Wolchover and Heaton-Armstrong (2010), argue that a popular defence tactic is to highlight the differences between a witnesses statement the witness’s oral evidence. Such differences may be attributable to factors unconnected with the truthfulness or accuracy of the witness’s account, such as the statement being misquoted or facts omitted by the officer. Where visually recorded evidence in chief is used, such differences simply cannot materialise.

A recent case in Birmingham Crown Court, R v Mehari, highlighted the point made by Wolchover and Heaton-Armstrong, (2010). This case, involving two child victims of sexual offences, was dismissed at court because of the discrepancies between the two victims’ live evidence in chief and their initial police statements. The officers’ in this case were criticised for not conducting ABE interviews.

Another recent case is R v Uppal, heard at Warwick Crown Court, which was dismissed due to officers not covering truth and lies with the witness whilst conducting the video interview,(as is required by the ABE guidelines, to show the witnesses understanding of the truth). This point was covered in a pre-discussion and a written record correctly made, as per the current ABE guidelines. The Judge however, held that the truths and lies discussion should have been recorded on video, (Jack, 2014).

If a video ABE is conducted and the witness chooses to give live evidence then their video evidence can be translated into a statement. Therefore, if all witnesses were video interviewed then all options for special measures would be open. Cooper, (2010), argued that ABE interviewing for all VIW’s would be too costly and time consuming. With the inception of the Section 28 trial, there have been in-roads to considering using digital recordings which are then accessible to various professionals from a computer, where ever they may be. This would assist in the accessibility for CPS and officers from different departments. This would clearly generate a cost issue referred to by Cooper, (2010), however, if there were to be an investment to accommodate section 28 then this would not be seen as an additional cost. As for the time issue, in order to take a comprehensive statement from a VIW you would still have to ask all the same questions and complete an interview plan. You then have to complete a written statement from the notes you have taken, whilst using the cognitive interview model. This if completed in the correct manner would be a more lengthy process.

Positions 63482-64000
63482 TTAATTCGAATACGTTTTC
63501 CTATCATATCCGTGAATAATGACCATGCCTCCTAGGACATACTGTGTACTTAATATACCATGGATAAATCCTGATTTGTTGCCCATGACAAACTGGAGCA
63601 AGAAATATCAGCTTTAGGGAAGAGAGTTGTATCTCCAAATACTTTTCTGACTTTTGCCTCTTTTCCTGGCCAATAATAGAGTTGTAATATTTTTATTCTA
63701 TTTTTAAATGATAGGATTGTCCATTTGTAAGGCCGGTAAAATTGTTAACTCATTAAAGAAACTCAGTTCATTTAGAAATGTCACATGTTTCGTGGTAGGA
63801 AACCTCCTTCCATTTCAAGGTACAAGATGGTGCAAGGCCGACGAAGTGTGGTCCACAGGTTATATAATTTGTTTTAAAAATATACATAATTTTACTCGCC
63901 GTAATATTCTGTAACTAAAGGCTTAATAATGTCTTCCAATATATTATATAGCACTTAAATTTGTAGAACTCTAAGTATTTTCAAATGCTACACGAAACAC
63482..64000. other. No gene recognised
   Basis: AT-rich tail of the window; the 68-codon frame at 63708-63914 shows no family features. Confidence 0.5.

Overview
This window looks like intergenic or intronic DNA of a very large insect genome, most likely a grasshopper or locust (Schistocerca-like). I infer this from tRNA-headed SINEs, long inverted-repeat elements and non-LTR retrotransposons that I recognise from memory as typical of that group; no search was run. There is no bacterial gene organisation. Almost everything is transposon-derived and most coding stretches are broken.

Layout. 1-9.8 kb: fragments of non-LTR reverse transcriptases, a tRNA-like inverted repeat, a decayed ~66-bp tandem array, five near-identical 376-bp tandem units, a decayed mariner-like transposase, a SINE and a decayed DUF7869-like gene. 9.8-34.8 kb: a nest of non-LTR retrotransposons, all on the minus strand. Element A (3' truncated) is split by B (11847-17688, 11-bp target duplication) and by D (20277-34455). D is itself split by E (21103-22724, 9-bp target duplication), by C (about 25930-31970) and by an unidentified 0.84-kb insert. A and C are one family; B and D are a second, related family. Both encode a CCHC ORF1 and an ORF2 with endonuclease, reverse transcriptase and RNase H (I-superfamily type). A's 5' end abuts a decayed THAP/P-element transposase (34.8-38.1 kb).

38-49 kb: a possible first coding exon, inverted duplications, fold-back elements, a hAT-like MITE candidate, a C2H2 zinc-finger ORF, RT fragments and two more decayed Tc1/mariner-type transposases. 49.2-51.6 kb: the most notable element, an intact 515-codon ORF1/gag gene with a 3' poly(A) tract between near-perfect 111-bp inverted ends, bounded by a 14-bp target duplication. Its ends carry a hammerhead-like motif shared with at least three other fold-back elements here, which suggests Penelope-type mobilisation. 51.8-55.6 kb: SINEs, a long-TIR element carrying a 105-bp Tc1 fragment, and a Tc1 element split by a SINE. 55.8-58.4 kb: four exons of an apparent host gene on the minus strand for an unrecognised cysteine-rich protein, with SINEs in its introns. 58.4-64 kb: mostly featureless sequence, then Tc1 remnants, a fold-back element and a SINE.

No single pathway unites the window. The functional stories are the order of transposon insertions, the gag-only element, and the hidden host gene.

Chapter 3. Methodology

This research was restricted to the West Midlands police force. This was a conscious decision based on the necessarily limited time available to conduct the research and the fact that it could involve only a single researcher. Whilst the structure of the West Midlands police force is not replicated in all forces other police forces do have similar systems and processes. Furthermore, the training available to all forces is of a national standard, as all courses are designed and vetted by the College of policing.

A questionnaire was designed to seek information regarding police decision making in relation to vulnerable and intimidated witnesses and how their evidence is captured. This type of primary research and access to police officers to evaluate special measures from a police perspective is believed to be unique. The researcher wanted to gauge police officers’ understanding of the legislation and their subsequent decision making when dealing with victims or witnesses. Each question had a specific aim to test the knowledge of officers around specific parts of the legislation.

Victims and witnesses are dealt with by a number of different departments within the police at various different stages within an investigation. The researcher wanted to compare the knowledge levels of each of the various teams and uncover both differences and similarities in the decisions made by the different groups of officers. This was based on the premise that the majority of victims’ and witnesses’ first contact with officers are with a uniform constable who initially responds to a call for service. These officers are expected to be Omni-competent in all fields of police work and are more commonly known as response officers. West Midlands police have recently set up uniform investigation teams across each local policing unit (LPU) whose officers are engaged in dealing with some of the lower level investigations and may inherit an investigation from response officers which requires that some witnesses and victims have their evidence captured. It is also possible that they may inherit an investigation where the VIW has already provided a written statement or an ABE interview, thus limiting their options

The next team that were considered in this research were detectives who had been specifically trained to investigate more complex crimes up to and including murder, though it may be that some victims and witnesses for these more serious crime have already come into contact with a uniform response officer. The final group of officers considered were detectives who work specifically in the public protection department and who deal with the greater number of vulnerable and intimidated witnesses. These officers deal with a range of crimes such as rape, serious sexual assaults, child abuse, domestic abuse and vulnerable adult abuse. The research also took into account sergeants and detective sergeants, the first line supervisors for each of the teams targeted for this research, in order to consider what guidance was available for officers who were making these crucial early decisions.